Published August 31, 2020
To start the academic year, the Graduate School of Education will temporarily cancel all classes and activities. However, learning will continue, and in its place the school will hold two days of mandatory instruction on an issue gripping the nation: understanding the factors that have led to the countless murders of Black people.
The virtual event on Sept. 3-4 — “Make Good Trouble Now: Teach-In for Racial Equity” — will employ the teach-in, a form of activism that began during the anti-war movement of the 1960s, to educate faculty, staff and students on the root causes and effects of racial injustice and systemic racism, particularly in education.
The discussions are part of a larger national dialogue on structural racism sparked by the killing of George Floyd in Minneapolis in May, and reignited by the shooting of Jacob Blake in Kenosha, Wisconsin, on Aug. 23.
By temporarily suspending coursework and office work, the teach-in will allow the school to promote dialogue about critical affairs outside the classroom and regular curriculum, demonstrate the academic relevance of social justice, and outline concrete actions and specific policies for working toward change within the community.
“The Graduate School of Education (GSE) recognizes that it cannot make good on its mission and vision, or on its commitment to equity, diversity, justice and inclusion, without ensuring that all faculty, staff and students have a more fundamental understanding of the systematic violence against Black people and the role that education has played and continues to play in perpetuating systems of oppression,” says Dean Suzanne Rosenblith.
“Change is both an individual and collective responsibility,” she says. “As an institution of higher education, we continue this work through the radical act of teaching and learning.”
The event, which is also open to GSE alumni and invited community partners and friends, will take place from 9 a.m. to 5:30 p.m. on Thursday and from 9 a.m. to 3:45 p.m. on Friday. Participation is required for GSE faculty, staff and students.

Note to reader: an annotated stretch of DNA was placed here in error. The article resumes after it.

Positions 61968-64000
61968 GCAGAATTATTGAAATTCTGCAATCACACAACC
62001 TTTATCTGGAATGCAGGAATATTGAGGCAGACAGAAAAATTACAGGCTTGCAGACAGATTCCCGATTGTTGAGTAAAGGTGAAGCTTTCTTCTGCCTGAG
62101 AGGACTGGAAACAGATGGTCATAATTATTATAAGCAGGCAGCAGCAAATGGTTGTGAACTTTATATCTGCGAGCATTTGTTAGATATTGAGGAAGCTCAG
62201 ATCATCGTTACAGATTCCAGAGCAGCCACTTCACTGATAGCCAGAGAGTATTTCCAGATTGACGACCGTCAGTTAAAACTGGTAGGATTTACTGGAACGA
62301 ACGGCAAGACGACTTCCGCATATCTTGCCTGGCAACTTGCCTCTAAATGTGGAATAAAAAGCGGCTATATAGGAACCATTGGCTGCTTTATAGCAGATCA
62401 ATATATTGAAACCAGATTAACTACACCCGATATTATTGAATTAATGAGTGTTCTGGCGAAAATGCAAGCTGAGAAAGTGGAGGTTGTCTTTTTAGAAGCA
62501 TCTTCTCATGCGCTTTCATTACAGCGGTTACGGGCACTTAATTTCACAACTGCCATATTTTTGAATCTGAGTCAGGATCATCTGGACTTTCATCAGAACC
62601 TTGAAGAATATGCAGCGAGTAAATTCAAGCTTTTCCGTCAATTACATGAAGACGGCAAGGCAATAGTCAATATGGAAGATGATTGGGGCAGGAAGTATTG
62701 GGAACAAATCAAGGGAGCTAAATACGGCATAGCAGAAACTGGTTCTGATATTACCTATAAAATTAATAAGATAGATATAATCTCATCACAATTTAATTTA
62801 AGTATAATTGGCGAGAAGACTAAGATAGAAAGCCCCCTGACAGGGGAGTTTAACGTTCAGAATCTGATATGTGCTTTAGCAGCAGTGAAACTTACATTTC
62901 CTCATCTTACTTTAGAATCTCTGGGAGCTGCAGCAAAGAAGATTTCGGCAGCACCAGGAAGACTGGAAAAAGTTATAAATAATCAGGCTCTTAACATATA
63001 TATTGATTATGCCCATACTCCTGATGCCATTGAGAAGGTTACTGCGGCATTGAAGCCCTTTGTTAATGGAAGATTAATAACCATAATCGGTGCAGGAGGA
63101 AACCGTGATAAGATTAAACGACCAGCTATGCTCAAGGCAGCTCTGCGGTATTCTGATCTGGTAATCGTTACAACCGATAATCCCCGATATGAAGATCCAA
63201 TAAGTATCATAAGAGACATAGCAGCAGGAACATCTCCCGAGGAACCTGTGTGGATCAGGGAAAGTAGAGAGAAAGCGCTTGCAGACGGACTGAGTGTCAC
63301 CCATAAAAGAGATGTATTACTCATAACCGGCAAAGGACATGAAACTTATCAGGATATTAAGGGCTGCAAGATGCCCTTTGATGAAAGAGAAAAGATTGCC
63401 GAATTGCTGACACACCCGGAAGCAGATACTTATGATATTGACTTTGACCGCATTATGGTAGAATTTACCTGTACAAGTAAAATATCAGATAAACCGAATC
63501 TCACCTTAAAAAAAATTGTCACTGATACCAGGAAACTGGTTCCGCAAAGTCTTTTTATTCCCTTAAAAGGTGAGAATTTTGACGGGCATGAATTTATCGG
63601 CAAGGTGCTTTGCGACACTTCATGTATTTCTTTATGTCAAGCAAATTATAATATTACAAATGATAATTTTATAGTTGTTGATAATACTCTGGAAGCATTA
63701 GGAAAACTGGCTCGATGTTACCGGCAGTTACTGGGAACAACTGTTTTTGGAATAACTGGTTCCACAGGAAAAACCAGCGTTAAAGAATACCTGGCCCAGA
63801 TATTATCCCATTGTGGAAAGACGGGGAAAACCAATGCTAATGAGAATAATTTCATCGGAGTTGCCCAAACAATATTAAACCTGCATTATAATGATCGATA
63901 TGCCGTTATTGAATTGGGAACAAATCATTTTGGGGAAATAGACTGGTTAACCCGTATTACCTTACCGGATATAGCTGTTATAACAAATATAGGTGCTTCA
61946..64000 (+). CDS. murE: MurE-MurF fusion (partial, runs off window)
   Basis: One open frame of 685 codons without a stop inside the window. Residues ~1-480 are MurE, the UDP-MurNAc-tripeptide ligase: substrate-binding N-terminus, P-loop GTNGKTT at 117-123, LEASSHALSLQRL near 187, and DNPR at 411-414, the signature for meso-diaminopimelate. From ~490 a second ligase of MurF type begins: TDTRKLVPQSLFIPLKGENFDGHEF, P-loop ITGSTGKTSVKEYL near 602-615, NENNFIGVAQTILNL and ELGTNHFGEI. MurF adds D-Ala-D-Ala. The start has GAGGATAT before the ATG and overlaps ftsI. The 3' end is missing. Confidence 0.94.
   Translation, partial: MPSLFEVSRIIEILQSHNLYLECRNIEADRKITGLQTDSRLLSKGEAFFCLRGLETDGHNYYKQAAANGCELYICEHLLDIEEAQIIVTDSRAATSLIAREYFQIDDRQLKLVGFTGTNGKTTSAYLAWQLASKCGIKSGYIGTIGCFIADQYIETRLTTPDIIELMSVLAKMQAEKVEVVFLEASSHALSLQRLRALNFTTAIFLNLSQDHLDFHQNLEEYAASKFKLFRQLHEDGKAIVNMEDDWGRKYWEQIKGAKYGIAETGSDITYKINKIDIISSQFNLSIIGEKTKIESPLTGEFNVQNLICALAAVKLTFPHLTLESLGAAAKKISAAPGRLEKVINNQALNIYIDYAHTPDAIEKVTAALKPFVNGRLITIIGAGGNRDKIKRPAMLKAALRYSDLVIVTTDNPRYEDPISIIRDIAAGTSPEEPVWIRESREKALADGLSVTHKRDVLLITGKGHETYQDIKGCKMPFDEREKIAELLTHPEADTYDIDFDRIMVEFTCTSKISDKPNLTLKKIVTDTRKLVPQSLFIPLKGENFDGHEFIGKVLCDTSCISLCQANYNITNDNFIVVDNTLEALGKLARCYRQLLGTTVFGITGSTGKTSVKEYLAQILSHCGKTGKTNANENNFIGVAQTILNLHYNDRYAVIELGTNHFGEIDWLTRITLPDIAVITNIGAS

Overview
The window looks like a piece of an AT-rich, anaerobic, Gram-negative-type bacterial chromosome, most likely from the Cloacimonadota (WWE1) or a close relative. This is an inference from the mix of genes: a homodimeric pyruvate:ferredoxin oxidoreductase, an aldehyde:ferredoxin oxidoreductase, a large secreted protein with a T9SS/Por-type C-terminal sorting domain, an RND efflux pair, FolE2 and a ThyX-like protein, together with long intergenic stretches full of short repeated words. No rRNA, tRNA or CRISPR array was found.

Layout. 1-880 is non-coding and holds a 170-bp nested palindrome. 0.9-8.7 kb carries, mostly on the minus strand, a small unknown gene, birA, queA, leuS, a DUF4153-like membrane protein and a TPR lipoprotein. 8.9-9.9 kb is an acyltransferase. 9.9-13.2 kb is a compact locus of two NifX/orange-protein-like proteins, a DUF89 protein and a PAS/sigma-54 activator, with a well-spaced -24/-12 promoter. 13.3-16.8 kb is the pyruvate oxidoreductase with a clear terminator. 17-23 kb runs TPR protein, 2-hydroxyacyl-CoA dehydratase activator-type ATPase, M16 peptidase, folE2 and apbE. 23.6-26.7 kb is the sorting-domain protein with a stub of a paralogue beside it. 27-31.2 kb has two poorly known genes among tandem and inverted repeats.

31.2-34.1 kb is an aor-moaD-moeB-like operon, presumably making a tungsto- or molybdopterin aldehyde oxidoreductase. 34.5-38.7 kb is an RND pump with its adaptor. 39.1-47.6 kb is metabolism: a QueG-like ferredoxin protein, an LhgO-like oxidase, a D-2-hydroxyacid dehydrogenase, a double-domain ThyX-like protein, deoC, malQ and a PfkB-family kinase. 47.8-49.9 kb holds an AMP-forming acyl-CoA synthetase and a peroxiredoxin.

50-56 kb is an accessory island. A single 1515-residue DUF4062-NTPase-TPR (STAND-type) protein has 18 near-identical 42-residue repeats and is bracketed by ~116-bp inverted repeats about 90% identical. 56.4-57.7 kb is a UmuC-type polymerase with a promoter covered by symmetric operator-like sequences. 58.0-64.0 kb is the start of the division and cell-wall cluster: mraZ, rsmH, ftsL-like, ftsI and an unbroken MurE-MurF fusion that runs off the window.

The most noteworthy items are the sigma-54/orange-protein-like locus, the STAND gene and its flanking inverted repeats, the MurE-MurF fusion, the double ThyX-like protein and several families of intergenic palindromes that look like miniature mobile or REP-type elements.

To learn more, visit the teach-in's website.
Guided by more than 80 sessions from faculty, scholars and community partners that are themed around racial injustice and systemic racism, the teach-in aims to utilize collective knowledge to begin dismantling institutionalized racism in education and society.
Led by GSE faculty and staff, the teach-in will leverage the expertise of scholars and staff from schools and units across the entire university to conduct programming. The event will also be highlighted by several keynotes from award-winning authors and renowned activists and educators.
“This is not the intervention; it is a first step of many things to come in the months ahead,” says event chair Raechele Pope, associate dean of faculty and student affairs, and chief diversity officer in the GSE.
“The teach-in is an opportunity for us to learn, reflect and strategize on ways we — individually and collectively — can take action. Our goal is that it will help to provide us all with the awareness, knowledge, tools and resources we need to advance, address, confront and begin to dismantle systemic and institutional racism and other forms of oppression,” Pope says.
“In the midst of two global pandemics — COVID-19 and racism — along with a global fiscal crisis, we are witnessing community activism and calls for systemic and structural change that are not going to go away. The teaching and learning that will take place in this teach-in are more important than ever,” she continues. “We are literally shutting down normal operations to focus on these important issues. This just isn’t done. Some may think we are lucky that we can afford to shut down normal operations. The fact of the matter is, we can’t afford not to; it’s simply that critical.”
Featured sessions and speakers include: